Ghandy unwittingly answers this question. His portrait of a kind, humane soul who sang ghazals to his wife on the phone, a voracious reader who had studied six volumes of Rumi and quoted Noam Chomsky stands out because it is a stark reminder of the man we failed.
In 2020, something Guru had said all those years ago suddenly assumed new importance. In the Caravan interview, his first from jail, Guru told Vinod Jose that he had been framed by a senior policeman called Davinder Singh who “asked me to do a small job for him…He told me that I had to take one man to Delhi”. Guru had written the same thing previously in a letter to his lawyer from Tihar, but it was never investigated.
âI had hardly any options left, when DSP Davinder Singh asked me to do a small job for him. That is what he told, âa small jobâ He told me that I had to take one man to Delhi,â Afzal Guru told @vinodjose in 2006. #AfzalGuru https://t.co/0AvFiaFA6P— The Caravan (@thecaravanindia) January 13, 2020
Last year the National Investigation Agency charged Singh with anti-terror law the Unlawful (Activities) Prevention Act for aiding terror group Hizbul Mujahideen and “waging war” against India. The question that had always lingered in the shadows was suddenly in focus: Could Guru have been telling the truth all along?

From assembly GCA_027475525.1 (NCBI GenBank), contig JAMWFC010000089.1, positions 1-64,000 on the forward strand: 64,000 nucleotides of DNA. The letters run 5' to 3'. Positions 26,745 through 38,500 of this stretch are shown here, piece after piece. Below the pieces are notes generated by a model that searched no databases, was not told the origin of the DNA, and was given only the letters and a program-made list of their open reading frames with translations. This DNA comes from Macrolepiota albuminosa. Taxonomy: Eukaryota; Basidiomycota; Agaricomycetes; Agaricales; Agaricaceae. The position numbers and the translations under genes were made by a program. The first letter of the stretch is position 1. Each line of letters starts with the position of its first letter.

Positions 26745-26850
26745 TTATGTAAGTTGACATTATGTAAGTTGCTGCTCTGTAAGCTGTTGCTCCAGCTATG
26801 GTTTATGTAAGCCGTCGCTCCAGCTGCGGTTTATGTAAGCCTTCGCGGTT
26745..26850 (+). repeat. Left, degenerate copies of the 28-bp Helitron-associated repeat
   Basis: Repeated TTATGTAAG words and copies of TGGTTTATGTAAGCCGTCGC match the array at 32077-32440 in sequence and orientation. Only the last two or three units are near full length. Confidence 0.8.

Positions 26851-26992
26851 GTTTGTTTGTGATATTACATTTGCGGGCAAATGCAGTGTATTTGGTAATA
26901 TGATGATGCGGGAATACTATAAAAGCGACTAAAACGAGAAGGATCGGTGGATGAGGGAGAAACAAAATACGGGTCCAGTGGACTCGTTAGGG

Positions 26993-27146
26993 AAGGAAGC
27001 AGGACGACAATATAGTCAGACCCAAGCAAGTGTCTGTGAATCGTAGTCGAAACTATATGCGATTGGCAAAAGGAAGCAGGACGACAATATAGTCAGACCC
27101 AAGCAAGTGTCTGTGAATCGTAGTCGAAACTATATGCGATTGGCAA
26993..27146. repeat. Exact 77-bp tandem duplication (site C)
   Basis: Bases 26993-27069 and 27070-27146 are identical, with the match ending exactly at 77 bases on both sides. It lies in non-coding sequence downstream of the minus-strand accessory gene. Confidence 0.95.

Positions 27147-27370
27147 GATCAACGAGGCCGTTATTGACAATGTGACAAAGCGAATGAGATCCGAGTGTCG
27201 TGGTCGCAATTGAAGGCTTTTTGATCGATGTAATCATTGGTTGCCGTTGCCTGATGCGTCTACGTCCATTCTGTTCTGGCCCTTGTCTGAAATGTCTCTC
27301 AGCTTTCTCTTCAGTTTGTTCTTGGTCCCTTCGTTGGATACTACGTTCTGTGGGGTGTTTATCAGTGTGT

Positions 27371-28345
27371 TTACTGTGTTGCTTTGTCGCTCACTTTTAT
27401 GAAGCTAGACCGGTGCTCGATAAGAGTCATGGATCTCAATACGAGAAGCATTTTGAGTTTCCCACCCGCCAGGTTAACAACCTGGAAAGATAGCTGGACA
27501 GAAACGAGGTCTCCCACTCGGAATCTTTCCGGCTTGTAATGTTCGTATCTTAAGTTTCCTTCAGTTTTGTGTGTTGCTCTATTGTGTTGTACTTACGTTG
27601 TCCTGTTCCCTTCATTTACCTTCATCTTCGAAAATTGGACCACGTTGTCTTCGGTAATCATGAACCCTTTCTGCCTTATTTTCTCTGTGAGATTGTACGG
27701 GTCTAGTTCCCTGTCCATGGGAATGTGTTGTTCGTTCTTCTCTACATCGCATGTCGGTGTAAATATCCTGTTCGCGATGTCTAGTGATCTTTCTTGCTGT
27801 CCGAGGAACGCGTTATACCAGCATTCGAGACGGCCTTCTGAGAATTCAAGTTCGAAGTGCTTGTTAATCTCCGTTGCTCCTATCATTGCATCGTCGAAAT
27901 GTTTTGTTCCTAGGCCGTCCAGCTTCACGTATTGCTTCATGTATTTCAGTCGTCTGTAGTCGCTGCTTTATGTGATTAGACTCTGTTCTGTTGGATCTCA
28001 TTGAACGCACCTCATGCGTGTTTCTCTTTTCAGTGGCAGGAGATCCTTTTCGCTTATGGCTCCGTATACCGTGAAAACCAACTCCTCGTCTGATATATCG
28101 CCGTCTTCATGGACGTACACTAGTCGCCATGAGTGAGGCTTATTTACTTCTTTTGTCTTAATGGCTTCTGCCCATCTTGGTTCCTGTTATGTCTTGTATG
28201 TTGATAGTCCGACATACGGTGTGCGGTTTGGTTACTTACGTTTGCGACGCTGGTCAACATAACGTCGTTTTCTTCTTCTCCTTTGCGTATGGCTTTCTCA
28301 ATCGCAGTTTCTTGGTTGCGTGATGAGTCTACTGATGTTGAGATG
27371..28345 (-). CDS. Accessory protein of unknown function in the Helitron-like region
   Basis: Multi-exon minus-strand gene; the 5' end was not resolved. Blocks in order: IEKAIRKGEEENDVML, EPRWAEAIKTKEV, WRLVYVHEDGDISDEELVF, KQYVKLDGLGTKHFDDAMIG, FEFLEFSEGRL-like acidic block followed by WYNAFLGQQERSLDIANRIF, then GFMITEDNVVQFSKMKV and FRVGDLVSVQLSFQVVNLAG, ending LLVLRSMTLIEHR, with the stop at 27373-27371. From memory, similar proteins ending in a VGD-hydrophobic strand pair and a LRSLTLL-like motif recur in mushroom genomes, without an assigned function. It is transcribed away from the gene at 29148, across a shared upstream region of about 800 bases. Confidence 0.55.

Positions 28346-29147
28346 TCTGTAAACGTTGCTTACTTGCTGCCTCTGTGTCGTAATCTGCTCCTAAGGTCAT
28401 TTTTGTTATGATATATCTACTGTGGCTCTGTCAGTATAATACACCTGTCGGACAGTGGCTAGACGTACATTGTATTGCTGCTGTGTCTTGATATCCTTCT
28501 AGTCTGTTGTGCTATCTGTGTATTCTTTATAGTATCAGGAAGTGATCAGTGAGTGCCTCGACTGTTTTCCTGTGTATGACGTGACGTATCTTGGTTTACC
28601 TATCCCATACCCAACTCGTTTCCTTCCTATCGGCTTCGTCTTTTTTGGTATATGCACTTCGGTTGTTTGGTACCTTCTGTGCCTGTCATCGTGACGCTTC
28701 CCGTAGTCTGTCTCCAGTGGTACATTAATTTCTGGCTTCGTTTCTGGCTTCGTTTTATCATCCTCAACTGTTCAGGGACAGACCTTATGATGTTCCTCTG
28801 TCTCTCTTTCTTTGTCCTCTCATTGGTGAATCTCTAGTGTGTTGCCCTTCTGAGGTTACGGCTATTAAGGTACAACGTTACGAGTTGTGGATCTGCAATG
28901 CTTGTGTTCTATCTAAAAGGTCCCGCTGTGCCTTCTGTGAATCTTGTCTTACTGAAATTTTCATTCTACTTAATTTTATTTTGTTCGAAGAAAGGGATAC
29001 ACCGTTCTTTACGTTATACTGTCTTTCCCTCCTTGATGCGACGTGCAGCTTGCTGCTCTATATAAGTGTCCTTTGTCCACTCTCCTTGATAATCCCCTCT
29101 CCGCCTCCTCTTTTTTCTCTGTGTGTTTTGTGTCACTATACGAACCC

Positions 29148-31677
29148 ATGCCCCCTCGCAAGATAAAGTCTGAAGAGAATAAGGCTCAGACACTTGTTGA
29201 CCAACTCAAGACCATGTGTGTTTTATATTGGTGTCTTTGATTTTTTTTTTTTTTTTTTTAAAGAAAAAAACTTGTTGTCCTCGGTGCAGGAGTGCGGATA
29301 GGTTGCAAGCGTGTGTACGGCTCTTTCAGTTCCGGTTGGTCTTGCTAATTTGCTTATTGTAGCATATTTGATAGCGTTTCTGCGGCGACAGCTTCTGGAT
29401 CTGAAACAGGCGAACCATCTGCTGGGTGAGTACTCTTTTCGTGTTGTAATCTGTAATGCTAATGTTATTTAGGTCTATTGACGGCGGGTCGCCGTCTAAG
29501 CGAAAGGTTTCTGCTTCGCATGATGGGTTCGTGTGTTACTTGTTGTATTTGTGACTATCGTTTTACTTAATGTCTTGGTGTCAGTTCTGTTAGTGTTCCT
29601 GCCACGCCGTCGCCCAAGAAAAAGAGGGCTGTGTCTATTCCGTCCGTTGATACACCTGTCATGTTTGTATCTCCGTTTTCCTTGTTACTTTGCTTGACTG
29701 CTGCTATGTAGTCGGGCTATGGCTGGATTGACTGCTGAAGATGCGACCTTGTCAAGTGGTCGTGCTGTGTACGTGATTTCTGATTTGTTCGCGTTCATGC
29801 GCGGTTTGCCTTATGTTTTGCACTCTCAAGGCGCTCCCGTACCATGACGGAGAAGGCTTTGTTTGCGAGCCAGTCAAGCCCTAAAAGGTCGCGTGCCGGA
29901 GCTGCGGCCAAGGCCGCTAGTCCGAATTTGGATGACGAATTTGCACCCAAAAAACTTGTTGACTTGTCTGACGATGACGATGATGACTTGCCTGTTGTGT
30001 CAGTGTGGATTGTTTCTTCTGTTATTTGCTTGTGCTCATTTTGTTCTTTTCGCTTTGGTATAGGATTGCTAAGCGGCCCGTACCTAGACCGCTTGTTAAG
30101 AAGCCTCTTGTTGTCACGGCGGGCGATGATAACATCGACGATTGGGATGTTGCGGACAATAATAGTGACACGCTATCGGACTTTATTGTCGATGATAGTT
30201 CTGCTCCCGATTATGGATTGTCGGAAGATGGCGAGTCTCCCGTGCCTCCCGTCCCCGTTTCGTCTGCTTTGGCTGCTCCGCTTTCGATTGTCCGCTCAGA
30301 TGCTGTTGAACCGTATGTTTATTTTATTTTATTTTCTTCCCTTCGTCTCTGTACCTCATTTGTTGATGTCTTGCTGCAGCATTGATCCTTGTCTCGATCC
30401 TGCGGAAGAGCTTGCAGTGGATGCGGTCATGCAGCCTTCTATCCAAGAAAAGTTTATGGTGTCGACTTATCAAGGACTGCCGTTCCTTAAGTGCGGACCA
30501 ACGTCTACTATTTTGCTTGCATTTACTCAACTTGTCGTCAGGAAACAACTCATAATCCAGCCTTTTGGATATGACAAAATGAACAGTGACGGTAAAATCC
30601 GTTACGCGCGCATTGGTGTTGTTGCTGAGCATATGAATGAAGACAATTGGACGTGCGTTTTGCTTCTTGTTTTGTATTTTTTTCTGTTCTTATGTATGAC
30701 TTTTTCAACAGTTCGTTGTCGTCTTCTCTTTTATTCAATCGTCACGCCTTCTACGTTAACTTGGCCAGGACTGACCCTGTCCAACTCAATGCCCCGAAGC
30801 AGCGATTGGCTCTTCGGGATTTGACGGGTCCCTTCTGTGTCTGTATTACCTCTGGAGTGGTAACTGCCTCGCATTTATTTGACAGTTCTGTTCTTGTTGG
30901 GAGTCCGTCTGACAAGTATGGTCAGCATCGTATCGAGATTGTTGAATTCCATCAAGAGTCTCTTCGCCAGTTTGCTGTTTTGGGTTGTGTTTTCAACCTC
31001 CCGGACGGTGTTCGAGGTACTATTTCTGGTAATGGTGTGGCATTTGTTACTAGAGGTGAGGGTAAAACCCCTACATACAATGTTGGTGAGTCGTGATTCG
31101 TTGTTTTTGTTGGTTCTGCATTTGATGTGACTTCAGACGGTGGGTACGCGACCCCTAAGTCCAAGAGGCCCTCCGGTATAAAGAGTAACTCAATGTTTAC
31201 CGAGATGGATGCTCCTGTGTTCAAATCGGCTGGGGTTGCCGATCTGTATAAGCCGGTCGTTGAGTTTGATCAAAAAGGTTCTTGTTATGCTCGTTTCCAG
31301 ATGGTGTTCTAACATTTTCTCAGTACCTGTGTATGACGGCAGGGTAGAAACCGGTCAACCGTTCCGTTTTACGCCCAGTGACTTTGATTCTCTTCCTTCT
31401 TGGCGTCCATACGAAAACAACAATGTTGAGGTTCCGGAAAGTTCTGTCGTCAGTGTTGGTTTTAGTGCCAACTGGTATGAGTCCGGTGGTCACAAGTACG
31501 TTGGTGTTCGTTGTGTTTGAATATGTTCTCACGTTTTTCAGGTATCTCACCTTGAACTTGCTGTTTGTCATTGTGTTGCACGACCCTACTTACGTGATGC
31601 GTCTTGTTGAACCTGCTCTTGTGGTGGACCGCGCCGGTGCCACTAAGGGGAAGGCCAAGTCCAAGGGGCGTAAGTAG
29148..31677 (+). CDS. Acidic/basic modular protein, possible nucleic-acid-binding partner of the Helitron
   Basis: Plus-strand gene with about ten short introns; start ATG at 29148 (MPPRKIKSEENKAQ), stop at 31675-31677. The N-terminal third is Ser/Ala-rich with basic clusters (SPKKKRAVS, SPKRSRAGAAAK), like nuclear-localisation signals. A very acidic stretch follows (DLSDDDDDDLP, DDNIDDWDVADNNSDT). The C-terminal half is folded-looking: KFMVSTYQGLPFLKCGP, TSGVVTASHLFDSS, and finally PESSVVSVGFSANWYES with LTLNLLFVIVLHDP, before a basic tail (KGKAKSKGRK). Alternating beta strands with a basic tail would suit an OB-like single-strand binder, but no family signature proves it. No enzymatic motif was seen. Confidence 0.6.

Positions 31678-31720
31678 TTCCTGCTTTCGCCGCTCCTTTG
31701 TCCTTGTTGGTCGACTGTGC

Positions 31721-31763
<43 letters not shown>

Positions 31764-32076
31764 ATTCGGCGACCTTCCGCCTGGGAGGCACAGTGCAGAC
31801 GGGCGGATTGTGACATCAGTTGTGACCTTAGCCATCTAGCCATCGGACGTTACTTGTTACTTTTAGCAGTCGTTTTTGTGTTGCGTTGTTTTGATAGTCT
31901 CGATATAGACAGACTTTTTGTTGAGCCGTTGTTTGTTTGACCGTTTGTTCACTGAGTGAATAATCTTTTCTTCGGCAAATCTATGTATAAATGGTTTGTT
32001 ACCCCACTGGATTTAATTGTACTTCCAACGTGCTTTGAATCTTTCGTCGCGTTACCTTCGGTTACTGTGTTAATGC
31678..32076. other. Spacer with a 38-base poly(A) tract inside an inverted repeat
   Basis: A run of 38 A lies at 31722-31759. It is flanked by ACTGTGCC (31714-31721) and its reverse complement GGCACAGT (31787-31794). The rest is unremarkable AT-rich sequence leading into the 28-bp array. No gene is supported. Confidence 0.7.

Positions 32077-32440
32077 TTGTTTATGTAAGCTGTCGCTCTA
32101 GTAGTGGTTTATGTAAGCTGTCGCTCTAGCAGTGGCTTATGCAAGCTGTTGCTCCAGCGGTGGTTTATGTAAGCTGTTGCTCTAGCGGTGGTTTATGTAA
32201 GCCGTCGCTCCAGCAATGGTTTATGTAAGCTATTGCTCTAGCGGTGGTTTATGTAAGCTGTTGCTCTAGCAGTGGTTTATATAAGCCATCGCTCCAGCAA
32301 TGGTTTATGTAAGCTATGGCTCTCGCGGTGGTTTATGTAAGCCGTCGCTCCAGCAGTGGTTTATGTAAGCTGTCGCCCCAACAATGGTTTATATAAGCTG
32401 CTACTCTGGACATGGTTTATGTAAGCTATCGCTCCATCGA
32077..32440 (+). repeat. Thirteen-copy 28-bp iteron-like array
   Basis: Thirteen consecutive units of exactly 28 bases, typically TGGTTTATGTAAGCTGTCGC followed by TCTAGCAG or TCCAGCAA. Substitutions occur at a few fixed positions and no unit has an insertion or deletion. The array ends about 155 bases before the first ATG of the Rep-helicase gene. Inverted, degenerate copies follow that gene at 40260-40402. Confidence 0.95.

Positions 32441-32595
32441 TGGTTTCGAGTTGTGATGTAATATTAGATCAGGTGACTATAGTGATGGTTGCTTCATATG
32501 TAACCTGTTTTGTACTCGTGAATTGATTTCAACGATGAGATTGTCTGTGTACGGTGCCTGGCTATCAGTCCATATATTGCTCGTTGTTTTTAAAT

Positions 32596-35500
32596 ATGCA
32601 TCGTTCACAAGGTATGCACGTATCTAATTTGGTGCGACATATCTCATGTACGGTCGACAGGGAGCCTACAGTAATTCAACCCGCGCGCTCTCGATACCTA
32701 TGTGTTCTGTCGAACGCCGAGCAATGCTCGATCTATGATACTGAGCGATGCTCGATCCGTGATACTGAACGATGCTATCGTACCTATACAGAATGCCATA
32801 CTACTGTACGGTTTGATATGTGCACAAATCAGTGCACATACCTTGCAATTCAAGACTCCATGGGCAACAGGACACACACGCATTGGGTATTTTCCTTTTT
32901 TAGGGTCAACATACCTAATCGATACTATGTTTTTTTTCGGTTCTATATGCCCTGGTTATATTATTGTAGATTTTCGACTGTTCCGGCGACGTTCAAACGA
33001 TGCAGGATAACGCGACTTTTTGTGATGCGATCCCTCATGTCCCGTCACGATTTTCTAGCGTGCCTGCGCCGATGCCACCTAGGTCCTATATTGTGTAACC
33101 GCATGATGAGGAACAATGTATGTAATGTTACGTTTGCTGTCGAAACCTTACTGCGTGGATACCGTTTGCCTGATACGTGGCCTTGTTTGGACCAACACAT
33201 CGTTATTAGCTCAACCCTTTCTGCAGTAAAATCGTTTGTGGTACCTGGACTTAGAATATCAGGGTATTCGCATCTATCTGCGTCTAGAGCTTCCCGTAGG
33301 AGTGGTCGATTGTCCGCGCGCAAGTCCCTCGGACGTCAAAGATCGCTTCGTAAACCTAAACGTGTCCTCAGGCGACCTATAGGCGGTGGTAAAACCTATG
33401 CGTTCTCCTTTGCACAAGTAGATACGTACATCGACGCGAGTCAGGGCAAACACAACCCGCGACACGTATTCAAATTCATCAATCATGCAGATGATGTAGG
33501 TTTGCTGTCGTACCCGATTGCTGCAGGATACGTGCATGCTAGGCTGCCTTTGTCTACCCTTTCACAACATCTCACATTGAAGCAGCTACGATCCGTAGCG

Additionally, Ghandy’s story about Guru hits home at a time when prominent human rights activists, senior citizens, and students are languishing in jail for speaking out against the state. The camaraderie of two known figures interacting behind bars has depressingly familiar echoes: Vernon Gonsalves and Arun Ferreira helping an ailing Varavara Rao; Anirban Bhattacharya and Umar Khalid’s conversations of hope when they were detained together; and Devangana Kalita, Natasha Narwal, and Gulfishan Fatima washing Safoora Zargar’s clothes.
These images are also reminiscent of the Emergency when political prisoners were packed into Tihar. You can read a gripping account of the “caste system” of detainees in Christophe Jaffrelot & Pratinav Anil’s book India’s First Dictatorship.
More importantly, Ghandy’s story is a reminder that reforms are long overdue in the Indian prison system where a majority of faceless, nameless undertrials languish for years, not yet convicted of any crime. Ghandy and Anuradha’s story is also the story of how much hard work it takes to change the system.
After Guru’s hanging, Ghandy and Shah requested the jail authorities for the white tea flask. Their request was denied.
Updated to correct an error in Vernon Gonsalves’ name.